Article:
On the flip side, what was the smoothest, best flowing session or project you’ve been apart of? What elements about the music and the artists helped that be as strong as it was?
Working on the strings for the most recent Four Year Strong record was a completely different experience. Tasks that used to take me hours were lightning-fast thanks to having invested in better gear and software, hiring top-level session musicians, and overall having a better understanding of how to make a recording session go quickly and smoothly. A lot of that has come from experience, and from lots of trial and error over the years.
In hindsight, what remains your favourite song/album that you’ve worked on; a release that you were apart of in some way that you think has really held up and that you’re fully proud of?
Honestly, both the ‘Periphery III’ and ‘Periphery IV’ records. I remember getting the initial pre-pro demos for those and being so blown away by how good the music was and being so excited to work on those. I’m really proud of how both of those records turned out.
Another one that really was a career highlight was Architects’ “Memento Mori.” Being asked to be a part of what was essentially Tom’s farewell song before he passed was and is a completely humbling experience.
Which release, out of the many bands you’ve worked with and records you’ve been apart of, was the one that came out and it felt like you had “made it”?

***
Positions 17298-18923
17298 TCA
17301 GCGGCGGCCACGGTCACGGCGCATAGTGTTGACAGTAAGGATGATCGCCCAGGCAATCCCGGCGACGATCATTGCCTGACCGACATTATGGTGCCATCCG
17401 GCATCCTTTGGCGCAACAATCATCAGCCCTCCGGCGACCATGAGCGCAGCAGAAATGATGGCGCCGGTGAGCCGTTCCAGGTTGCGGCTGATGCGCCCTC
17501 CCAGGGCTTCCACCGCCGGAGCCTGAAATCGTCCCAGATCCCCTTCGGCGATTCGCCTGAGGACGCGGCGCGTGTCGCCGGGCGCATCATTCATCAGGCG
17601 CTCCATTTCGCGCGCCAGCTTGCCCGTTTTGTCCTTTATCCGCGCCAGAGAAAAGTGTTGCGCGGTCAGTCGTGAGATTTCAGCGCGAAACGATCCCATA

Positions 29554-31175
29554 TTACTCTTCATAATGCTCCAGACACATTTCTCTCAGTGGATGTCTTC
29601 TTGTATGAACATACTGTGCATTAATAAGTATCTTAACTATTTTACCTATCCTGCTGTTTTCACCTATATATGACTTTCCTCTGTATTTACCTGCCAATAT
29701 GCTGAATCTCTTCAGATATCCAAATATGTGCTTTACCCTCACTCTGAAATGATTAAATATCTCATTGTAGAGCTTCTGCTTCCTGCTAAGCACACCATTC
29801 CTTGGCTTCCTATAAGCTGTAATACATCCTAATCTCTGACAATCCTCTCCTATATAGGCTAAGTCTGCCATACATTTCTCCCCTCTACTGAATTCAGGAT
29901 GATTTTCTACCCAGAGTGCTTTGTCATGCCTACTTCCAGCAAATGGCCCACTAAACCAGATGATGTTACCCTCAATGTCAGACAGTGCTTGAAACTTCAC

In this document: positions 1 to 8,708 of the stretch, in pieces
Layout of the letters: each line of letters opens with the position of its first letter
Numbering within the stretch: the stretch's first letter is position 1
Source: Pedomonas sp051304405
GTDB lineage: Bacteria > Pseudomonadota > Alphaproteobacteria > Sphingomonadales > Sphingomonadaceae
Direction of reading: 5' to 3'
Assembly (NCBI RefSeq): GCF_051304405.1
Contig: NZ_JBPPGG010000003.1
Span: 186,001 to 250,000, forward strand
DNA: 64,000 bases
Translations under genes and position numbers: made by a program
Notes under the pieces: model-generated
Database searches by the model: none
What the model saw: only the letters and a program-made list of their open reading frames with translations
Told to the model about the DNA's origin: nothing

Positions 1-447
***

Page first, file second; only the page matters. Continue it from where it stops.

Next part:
That’s an interesting thing. I genuinely don’t feel like I’ve had that moment yet, probably because my perception of “making it” is to reach an arrival point where you can stop “climbing,” so to speak, and I am still so far from my eventual goals of where I’d like to end up if that makes sense.
What would you say is the defining mentality or work ethic that you feel has kept you busy, paid the bills, and such? From the outside looking in on your career, it seems like a matter of saying ‘yes’ first and then working out how you’ll do it, always keeping an open mind about projects and never turning your nose up at commercial TV or pop.
I think playing the long game and seeking out opportunities that will pay off, in the long run, has been a core part of my mentality. I’ve also had to make my own opportunities and be incredibly self-disciplined with time management. I’m now at a point where I’ve got a pretty steady pipeline of inbound work coming in, but at the start, I had to be pretty diligent with building a business and clientele from scratch – sending outbound cold emails, attending networking events and shows, making connections, asking for referrals, etc.
I’ve never interviewed someone before who is a member of The Recording Academy. So what’s having that position like? And what responsibilities does that entail come every new Grammy season?